A coroner's jury all-but declared De Menezes unlawfully killed; while Nickell's killer confessed, confirming that the wrong man had been jailed for 13 months. Yet, there was no outcry from the Tory party and its supporters, nor from Liberty (13 months is a lot longer than 42 days). Clearly, the ancient liberties and parliamentary privilege so vocally defended don't extend to the basic right of an innocent man to freedom, or even life

Who the fuck isn't complaining about that? I certainly am. As for positioning against 42 days ... you are not surely arguing that the murder of Jean Charles de Menezes and the incompetent fuck up over the investigation of Rachel Nickell's murder are grounds to give the filth more powers? Jesus wept. The tossers can't manage the powers they already have so I find it a less than compelling argument to give them the power to intern people for 6 weeks.

mikeovswinton said...

If the reports are correct, the Mail story gave away the home address of the UK's top anti-terrorism cop. That might be why it vanished. See, the Mail is very much in favour of loranorda. And it would be quite incorrect to say that they drop that support to make a cheapo partisan point. Absolutely incorrect.

Tim J said...

you're not seriously still maintaining that there was an offence here are you? The judicial ruling in the Sally Murren trial stated clearly that unless national security was at stake - in which case the OSA is used, it is no offence to leak documents. That's why no-one has ever used the Misconduct in Public Office in this way before.

By all means keep on defending this though, as I'm sure the police need all the friends they can get. You notice incidentally that Quick has now issued a total retraction?

Mike said...

Stephen:
Who isn't complaining about that?
Well, Keith Vaz has requested a procedure review regarding the Nickell investigation. So, that's everyone who opposed the Galley/Green arrests and extension to 42 days, minus Vaz.

You are not surely arguing to give the filth more powers?
No, I haven't. Read the comment.

The extension to 42 days came with safeguards. Its opposition was mud-slinging and political opportunism. As I've already said:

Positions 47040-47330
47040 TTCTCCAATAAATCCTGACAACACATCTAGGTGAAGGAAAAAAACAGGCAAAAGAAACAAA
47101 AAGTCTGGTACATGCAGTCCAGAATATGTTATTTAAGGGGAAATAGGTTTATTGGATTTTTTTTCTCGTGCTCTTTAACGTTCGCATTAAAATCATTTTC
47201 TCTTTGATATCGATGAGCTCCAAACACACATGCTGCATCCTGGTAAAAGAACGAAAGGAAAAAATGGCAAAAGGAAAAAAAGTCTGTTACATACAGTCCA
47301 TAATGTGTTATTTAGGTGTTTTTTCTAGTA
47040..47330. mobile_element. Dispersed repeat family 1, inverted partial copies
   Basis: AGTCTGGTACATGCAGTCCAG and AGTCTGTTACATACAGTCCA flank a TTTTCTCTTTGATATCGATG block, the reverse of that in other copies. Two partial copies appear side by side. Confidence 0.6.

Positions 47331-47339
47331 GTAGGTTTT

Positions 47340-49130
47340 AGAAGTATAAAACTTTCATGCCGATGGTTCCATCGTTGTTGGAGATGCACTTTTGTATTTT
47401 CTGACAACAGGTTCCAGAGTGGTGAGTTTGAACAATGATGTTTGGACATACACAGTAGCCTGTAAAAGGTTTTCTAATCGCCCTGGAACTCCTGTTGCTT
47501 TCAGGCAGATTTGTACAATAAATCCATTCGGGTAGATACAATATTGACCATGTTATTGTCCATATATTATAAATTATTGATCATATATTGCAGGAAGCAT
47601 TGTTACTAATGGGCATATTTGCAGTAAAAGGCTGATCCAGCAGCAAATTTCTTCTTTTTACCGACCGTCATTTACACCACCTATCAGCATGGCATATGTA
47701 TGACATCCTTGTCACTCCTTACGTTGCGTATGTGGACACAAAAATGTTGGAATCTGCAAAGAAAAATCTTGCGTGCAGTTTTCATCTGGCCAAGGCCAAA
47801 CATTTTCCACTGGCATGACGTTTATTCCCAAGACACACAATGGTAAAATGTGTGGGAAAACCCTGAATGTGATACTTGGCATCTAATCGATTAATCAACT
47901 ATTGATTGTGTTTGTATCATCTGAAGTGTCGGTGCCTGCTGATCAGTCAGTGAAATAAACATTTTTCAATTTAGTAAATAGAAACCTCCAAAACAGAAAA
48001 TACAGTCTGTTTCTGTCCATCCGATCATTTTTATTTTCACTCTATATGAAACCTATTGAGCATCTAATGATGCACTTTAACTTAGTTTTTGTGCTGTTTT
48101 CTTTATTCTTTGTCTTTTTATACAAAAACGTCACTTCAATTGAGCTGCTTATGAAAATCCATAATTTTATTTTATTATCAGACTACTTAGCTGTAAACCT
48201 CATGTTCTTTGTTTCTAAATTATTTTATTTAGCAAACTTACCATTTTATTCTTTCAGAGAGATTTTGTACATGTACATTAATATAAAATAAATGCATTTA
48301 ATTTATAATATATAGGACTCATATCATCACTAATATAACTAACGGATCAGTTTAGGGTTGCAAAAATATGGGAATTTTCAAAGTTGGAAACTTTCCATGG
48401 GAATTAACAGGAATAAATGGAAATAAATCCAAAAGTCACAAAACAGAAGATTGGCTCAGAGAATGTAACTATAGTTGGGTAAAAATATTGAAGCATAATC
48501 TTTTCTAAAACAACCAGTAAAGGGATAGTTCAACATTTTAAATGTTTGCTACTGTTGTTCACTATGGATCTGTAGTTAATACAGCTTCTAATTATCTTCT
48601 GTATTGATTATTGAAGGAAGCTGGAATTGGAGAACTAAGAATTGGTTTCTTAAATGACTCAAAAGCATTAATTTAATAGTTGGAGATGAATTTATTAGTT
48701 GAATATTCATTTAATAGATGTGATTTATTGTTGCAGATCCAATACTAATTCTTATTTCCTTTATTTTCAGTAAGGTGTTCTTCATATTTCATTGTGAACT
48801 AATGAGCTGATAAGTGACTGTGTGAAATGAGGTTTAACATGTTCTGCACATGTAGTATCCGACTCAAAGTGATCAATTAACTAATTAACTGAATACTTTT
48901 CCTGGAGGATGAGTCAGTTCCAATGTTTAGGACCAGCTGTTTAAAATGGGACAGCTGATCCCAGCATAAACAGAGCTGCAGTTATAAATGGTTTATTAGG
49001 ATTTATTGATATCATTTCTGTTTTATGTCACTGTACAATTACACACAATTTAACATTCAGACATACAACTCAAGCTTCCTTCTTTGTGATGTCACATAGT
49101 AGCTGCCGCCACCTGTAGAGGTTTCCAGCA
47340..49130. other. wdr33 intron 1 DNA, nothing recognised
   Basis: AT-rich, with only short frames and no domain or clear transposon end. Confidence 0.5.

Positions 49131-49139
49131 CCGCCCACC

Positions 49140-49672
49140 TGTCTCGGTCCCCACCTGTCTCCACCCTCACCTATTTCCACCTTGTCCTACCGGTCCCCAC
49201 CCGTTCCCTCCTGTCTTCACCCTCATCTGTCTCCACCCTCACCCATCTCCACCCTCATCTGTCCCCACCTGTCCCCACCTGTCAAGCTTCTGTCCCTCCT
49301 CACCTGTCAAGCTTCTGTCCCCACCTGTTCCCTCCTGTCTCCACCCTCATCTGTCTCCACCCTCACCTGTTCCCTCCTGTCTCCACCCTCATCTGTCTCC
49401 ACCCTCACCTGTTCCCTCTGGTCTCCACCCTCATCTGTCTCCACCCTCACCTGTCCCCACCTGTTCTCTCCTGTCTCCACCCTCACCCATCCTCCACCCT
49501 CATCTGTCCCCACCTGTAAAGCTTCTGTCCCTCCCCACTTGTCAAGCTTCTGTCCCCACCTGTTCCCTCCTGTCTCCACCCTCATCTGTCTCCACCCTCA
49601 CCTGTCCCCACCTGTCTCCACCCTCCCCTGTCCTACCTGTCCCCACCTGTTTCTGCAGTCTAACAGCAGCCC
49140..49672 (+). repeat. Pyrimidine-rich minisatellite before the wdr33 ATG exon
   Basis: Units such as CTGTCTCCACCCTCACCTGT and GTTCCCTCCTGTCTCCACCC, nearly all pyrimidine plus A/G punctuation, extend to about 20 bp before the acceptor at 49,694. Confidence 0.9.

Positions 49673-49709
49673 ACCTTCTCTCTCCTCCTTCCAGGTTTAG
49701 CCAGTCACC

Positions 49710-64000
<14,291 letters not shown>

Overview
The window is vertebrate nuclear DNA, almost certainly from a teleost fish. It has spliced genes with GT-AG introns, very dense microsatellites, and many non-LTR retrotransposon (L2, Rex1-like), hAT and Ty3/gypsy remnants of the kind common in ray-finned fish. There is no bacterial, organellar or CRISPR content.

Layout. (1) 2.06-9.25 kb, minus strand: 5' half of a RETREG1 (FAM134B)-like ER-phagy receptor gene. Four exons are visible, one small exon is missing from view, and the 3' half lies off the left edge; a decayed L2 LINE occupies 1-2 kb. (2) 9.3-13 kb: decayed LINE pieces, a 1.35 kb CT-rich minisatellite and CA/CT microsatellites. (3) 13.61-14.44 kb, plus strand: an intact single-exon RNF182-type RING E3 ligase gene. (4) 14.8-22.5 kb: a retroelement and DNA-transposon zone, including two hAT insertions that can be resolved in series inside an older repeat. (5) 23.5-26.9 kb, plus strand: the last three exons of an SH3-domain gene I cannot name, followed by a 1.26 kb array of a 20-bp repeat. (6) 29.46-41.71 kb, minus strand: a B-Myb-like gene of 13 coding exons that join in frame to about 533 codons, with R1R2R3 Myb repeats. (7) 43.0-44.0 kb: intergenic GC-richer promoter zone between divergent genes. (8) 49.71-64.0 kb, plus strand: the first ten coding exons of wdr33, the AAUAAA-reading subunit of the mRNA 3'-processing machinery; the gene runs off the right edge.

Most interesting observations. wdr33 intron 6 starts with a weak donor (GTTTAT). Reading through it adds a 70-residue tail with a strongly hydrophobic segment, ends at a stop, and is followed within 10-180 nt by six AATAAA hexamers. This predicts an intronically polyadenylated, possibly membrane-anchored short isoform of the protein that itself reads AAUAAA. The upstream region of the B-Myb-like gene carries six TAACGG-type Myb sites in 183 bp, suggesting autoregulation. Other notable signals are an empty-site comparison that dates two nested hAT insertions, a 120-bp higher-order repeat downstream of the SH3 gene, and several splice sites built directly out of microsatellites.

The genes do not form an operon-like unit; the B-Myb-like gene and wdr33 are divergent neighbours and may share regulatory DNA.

"Personally, I'd like to see campaigns against bullying at work by managers. No legal protection; not even the unions care. I was bullied for eight years, made mentally and physically ill for years, finally laid off and now long-term unemployed. Forty-two days in chokey looks like a cake-walk."

Mike said...

Unfortunately, there doesn't seem to be a charge for Galley and Green to answer.

Galley is certainly guilty of Misconduct in Public Office under a general interpretation:
a) Public officer.
b) Wilfully misconducted himself.
c) Abused the public's trust. (Stole confidential information.)
d) No excuse or justification. (He admitted he was entirely politically motivated, and did not act out of conscience.)
As an aside, in 2 years, he failed to expose any Government deceit or deception.

Prior to 1989, the Official Secrets Act made leaking any Government confidential information illegal. Then, the Act was changed and only leaking security information was illegal. Unless an exception can be made because the information was leaked serially over 2 years.

Of course, the Police are still entitled to arrest and question Galley and Green. They need to determine what else they've had their grubby hands on. Note that it was counter-terrorist Police.

With respect to Quick's complaint:
"The Tory machinery and their press friends are mobilised against this investigation in a wholly corrupt way" is legitimate comment. It's the apology that rings false. No doubt the Tories reached out to Quick's superiors.